Subversive St Alban preferred to warring St George
The military figure of St George should be ousted as England's patron saint and replaced by the more subversive character St Alban, a poll suggested yesterday.
The mythical slayer of dragons was beaten by the third-century martyr in a survey of listeners to BBC Radio 4's Today programme.
The programme said St Alban had triumphed by "a wide margin", with St Cuthbert, who spread Christianity in the North, ranked third.
The results follow a modest revival in the fortunes of St George.
Not only is his flag in increasing evidence at national sporting events, but the Church of England has elevated his day, April 23, to a full festival.
Nevertheless, scholars have doubted his existence, sceptics have ridiculed his dragon slaying exploits and the public has largely ignored him. He is not thought to have visited Britain and he is the national saint of several other countries.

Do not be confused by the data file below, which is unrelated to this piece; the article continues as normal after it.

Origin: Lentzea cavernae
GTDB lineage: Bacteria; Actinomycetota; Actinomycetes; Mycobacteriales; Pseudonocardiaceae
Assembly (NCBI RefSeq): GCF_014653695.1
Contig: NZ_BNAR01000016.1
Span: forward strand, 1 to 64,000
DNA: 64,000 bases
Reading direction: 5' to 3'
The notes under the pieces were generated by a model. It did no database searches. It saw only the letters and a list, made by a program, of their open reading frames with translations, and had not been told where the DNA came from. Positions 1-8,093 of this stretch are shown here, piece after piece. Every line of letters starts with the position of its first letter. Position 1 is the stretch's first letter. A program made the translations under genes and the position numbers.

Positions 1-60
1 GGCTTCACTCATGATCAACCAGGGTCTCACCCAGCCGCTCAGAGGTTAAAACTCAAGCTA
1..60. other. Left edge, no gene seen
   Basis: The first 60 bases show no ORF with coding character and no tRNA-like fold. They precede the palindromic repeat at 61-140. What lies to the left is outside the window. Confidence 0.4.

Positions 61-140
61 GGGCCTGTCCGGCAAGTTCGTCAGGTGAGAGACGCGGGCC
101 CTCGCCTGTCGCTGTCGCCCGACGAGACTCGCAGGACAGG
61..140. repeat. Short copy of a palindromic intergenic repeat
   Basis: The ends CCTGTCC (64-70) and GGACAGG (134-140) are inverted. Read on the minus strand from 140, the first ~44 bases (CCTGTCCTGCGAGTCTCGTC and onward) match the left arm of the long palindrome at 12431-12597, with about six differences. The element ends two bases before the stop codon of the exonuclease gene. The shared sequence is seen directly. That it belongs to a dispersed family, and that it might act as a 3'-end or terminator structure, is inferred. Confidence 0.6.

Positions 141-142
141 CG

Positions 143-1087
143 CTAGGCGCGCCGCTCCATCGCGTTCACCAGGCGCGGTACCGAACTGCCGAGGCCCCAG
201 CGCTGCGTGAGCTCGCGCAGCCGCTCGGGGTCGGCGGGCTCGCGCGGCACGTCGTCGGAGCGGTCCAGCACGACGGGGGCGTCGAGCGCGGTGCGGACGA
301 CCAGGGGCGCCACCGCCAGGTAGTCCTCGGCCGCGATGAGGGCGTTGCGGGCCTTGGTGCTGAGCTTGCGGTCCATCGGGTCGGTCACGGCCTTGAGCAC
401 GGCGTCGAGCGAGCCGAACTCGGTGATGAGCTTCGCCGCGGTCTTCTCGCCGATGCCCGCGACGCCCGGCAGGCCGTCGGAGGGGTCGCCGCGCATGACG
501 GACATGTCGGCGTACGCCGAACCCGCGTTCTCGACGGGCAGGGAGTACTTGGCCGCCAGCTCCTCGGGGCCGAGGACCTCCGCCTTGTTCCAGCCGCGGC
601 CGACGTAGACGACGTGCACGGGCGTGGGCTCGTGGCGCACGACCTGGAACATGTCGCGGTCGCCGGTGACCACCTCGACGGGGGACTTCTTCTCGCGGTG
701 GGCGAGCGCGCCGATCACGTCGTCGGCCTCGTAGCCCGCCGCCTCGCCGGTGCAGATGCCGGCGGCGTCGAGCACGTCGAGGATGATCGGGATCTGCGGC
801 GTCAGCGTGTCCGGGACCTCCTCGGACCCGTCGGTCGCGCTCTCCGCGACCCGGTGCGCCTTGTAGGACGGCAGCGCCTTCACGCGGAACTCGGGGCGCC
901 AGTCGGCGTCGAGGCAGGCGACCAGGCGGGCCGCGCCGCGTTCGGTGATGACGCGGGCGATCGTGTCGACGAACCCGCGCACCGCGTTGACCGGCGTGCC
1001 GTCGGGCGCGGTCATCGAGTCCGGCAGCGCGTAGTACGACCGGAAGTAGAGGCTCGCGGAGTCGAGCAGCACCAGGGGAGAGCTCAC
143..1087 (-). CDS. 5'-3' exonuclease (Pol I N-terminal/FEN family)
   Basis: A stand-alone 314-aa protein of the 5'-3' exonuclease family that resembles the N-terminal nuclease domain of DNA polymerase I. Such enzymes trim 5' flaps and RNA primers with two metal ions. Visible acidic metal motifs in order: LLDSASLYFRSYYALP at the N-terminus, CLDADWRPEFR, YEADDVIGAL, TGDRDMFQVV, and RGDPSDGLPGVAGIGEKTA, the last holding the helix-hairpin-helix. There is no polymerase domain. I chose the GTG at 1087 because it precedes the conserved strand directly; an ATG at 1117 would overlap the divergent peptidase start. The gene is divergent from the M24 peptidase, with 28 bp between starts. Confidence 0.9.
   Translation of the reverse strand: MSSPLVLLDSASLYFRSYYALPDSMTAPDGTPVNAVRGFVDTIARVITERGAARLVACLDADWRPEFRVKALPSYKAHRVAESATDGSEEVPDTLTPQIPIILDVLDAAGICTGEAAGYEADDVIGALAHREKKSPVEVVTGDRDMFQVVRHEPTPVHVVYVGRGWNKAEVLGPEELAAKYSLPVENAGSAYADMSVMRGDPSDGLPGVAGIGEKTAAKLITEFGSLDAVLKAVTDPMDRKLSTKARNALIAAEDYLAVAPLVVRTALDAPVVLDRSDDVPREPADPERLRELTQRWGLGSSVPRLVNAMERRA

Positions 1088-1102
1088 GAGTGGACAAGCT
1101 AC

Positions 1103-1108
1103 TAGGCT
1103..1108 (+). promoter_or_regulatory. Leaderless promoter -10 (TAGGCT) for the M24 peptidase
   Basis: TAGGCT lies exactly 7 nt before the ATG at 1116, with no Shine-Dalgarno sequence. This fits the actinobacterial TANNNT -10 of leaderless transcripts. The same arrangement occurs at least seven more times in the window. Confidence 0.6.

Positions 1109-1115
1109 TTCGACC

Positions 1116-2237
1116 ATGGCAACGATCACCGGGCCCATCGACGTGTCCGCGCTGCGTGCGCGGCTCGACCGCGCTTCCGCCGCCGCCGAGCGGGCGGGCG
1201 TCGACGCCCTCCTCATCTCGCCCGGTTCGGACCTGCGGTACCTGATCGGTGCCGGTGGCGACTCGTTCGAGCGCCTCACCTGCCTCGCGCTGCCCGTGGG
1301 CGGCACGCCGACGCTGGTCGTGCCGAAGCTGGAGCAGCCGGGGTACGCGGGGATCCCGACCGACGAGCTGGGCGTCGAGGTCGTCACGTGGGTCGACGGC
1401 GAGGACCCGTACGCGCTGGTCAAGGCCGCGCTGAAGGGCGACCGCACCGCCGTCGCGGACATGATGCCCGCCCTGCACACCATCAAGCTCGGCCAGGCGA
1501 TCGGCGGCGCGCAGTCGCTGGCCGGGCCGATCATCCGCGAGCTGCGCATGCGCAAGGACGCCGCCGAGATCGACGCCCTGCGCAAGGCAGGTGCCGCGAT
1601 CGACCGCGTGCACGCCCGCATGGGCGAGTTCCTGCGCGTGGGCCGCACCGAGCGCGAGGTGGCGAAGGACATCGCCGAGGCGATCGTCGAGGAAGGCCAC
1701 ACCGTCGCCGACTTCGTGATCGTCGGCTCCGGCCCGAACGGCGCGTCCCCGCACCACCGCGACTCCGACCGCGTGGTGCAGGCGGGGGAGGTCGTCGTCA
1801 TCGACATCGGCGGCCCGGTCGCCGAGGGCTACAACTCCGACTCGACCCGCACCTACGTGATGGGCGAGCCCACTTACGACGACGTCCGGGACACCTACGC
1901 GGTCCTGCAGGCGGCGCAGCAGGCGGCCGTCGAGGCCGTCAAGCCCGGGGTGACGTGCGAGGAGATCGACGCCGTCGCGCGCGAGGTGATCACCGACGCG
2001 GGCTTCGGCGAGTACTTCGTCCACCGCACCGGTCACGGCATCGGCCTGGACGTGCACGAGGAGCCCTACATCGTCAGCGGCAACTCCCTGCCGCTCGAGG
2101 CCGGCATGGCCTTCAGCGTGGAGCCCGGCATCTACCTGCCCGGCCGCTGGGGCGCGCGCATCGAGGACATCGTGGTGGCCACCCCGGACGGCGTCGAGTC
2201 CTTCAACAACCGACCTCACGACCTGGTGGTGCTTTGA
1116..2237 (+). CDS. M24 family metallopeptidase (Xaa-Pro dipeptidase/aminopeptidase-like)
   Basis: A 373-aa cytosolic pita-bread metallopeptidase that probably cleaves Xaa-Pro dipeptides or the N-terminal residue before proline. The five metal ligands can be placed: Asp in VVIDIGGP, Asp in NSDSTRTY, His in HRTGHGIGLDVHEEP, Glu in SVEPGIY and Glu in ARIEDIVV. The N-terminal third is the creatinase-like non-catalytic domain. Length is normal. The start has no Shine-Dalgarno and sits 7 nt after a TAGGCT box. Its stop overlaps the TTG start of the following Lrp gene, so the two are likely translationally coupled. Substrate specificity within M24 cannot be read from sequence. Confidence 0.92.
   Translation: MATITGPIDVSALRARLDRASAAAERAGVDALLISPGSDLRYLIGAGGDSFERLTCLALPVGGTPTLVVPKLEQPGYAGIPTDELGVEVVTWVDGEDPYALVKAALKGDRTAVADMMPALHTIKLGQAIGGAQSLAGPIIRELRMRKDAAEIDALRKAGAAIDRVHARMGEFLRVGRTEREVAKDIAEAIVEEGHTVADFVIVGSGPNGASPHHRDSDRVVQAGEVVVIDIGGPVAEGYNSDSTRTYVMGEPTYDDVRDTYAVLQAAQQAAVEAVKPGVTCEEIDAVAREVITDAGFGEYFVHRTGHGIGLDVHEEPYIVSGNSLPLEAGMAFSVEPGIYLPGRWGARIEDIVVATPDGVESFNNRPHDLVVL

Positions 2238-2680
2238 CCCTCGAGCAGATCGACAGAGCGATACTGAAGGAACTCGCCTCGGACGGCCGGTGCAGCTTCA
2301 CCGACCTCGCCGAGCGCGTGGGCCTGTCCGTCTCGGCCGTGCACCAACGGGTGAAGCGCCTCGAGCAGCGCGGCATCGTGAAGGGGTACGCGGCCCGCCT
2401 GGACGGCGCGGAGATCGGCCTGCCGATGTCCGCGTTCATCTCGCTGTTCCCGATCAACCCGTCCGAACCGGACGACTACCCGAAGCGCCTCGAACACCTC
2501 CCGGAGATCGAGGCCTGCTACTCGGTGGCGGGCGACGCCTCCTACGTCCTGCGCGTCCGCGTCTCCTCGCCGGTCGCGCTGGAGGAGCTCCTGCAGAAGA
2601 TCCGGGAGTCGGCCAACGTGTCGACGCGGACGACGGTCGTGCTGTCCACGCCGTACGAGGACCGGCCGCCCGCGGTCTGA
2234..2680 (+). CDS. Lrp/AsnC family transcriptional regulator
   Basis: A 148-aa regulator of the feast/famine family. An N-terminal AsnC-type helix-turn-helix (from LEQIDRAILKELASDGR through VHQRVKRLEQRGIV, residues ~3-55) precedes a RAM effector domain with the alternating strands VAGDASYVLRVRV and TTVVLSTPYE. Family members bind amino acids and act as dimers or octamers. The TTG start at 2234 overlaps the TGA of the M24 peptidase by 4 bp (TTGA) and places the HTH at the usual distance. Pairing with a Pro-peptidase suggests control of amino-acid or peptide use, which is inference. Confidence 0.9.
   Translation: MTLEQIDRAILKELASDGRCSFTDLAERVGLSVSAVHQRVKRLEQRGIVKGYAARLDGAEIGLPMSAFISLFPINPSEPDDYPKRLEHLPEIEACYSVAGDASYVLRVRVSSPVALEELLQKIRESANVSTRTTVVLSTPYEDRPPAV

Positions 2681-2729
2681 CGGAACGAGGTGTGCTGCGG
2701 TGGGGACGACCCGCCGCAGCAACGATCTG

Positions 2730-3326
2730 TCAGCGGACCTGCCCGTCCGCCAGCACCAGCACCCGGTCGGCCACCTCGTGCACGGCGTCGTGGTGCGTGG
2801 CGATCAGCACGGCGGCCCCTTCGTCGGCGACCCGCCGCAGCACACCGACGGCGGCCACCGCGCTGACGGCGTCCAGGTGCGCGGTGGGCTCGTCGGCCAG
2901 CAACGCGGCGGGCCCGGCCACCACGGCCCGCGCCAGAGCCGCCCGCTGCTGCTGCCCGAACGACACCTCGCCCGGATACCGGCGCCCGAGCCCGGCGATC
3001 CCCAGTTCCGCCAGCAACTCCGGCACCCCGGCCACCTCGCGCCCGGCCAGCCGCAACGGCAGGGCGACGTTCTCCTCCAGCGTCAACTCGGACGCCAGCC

According to Butler's Lives of the Saints, he was martyred in Palestine by Emperor Diocletian in the third century for defending Christians.
By contrast, St Alban, a Romano-Briton who lived in the Roman city of Verulamium, near what is now St Albans in Hertfordshire, is known as Britain's first Christian martyr.
According to Venerable Bede, he sheltered a Christian priest fleeing the Roman authorities. Influenced by the priest's prayer and teaching he became a Christian.
When the authorities discovered the priest's hiding place Alban exchanged clothes with him.
The priest escaped and Alban was bound and taken before the judge. The judge was furious at the deception, and ordered that Alban should receive the punishment due to the priest, if he had indeed become a Christian. He was beheaded for refusing to acknowledge the divinity of the emperor.
At his trial, Alban defended his faith in words still used as a prayer: "I worship and adore the true and living God, who created all things."